But somehow I feel something is amiss about a having a "thunderous male'' or "thunderous female" group for specifically bashing or objectifying the other gender. This was particularly relevant for our batch, because the thunderous male group specifically excluded just four members.
And all the conversation would be about the excluded gender only and, more often than not, it would be a cheap shot at the other gender. I knew it was a slippery slope but I had to point it out. The responses that I got were as follows:
1. It is out of respect to you that we created a separate space so that we don't offend you all.
2. We never speak about any of you in that group.
3. We men have different needs and so need a space to communicate.
4. It happens everywhere, it had happened with all our previous educational and employment groups.
Despite still being on the fence about this issue, I could still sense something was amiss. The respect argument was so bankrupt. One gender decides that something is offensive to the other gender, but instead of stopping the thing which is offensive to the other gender, they form a separate space to do the same thing.
|Things changed recently with the germination of a new group called "Thunderous Males". One of us happened to take a peek at what goes on in this group.|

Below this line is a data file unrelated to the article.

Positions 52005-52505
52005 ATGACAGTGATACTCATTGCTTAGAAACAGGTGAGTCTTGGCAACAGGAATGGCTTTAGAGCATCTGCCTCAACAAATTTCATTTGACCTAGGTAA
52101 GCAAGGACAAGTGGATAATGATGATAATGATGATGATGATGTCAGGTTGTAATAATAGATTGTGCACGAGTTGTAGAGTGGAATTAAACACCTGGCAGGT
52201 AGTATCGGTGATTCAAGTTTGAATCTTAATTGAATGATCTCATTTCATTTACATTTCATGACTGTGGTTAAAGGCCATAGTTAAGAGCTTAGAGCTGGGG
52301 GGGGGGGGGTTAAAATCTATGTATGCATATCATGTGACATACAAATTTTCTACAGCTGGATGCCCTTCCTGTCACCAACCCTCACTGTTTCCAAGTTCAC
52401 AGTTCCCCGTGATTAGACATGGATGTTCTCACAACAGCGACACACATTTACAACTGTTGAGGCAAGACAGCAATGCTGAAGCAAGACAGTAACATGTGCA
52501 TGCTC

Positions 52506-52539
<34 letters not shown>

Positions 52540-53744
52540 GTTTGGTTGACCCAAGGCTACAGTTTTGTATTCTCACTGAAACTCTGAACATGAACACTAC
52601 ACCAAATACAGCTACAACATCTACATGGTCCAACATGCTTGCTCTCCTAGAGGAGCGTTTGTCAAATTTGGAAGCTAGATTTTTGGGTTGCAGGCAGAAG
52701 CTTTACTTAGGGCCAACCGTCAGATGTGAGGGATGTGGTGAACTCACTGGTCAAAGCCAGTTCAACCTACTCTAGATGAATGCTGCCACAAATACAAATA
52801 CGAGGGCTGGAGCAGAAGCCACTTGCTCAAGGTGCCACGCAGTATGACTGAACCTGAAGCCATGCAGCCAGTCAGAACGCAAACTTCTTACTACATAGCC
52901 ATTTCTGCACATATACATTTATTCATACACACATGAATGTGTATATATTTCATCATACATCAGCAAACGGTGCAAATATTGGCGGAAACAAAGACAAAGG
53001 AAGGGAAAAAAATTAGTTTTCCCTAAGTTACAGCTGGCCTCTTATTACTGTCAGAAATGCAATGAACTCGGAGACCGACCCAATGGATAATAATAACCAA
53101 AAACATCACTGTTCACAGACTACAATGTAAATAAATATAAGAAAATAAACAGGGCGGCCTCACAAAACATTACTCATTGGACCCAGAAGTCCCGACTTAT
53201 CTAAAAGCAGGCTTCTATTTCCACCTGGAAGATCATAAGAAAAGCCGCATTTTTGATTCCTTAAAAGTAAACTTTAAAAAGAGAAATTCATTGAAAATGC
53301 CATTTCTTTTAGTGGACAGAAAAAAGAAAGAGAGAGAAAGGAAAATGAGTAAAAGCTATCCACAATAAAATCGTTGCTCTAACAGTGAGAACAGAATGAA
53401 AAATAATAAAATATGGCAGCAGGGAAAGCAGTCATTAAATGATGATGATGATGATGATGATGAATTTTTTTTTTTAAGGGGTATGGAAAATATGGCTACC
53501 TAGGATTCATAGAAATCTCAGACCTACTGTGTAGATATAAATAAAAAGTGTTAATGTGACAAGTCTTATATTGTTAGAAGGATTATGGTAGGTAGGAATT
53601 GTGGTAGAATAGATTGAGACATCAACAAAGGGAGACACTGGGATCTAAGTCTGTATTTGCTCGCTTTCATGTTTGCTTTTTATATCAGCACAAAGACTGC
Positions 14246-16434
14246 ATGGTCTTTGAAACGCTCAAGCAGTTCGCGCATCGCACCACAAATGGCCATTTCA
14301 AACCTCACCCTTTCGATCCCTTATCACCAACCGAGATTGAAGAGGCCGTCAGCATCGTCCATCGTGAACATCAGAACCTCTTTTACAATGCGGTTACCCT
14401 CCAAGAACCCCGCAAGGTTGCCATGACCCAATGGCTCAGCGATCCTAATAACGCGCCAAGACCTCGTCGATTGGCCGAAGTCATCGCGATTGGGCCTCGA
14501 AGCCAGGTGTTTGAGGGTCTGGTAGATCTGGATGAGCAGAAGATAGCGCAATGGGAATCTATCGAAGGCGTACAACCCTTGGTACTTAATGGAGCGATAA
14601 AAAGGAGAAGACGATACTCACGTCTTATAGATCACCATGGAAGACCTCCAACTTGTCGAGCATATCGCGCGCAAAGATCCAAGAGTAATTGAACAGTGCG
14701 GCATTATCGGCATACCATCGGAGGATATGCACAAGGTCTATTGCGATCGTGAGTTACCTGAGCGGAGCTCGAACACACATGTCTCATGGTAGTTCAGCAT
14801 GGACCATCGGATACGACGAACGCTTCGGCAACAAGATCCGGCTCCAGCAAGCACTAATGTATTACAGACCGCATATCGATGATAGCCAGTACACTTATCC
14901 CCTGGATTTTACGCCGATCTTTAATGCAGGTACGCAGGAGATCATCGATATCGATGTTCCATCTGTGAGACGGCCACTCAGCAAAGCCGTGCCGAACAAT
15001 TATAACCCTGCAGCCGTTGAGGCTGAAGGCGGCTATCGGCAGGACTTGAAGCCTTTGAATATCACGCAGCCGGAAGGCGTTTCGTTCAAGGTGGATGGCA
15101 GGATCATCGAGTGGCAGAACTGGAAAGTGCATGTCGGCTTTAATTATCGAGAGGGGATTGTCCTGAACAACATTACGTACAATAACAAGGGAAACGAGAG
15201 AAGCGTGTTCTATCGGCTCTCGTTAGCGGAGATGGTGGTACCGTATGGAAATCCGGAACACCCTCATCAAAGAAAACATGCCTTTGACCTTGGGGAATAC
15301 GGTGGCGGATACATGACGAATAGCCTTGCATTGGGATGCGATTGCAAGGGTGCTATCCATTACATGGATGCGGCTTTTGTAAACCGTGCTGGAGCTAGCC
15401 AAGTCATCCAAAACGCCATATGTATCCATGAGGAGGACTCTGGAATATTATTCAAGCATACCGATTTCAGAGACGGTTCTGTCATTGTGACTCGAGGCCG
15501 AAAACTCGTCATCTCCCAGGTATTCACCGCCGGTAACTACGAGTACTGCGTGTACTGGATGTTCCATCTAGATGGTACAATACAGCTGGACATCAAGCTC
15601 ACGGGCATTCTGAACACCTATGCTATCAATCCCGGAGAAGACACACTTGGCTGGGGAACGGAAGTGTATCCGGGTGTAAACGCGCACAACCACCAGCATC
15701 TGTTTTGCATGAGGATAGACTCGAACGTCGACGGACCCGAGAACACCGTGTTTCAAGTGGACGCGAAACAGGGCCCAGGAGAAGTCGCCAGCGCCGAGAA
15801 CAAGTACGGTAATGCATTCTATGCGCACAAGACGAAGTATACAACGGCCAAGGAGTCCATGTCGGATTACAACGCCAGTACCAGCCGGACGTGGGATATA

This thinking also reeks of the feeling that women should be sheltered from explicit jokes in order to protect them. So sharing and enjoying explicit jokes becomes the right of one gender. Of the "mard", so, gender roles are assumed and assigned at the outset.
The part where they don't speak of us in the group is also so shallow. The fact that they need a separate space points clearly towards the fact that in talking about one woman's body there is no "I" versus "she". We are all the same at some level or the other. They are uncomfortable sharing those jokes with us for a reason.
I may agree with the "different needs" part. I may also add to it that some men are really shy and don't feel comfortable sharing space with women. Add to it, the primary socialisation agencies - school and home, playgrounds, assigned and approved ideas of gender and they have a pretty strong argument based on the premise of "we are like that only".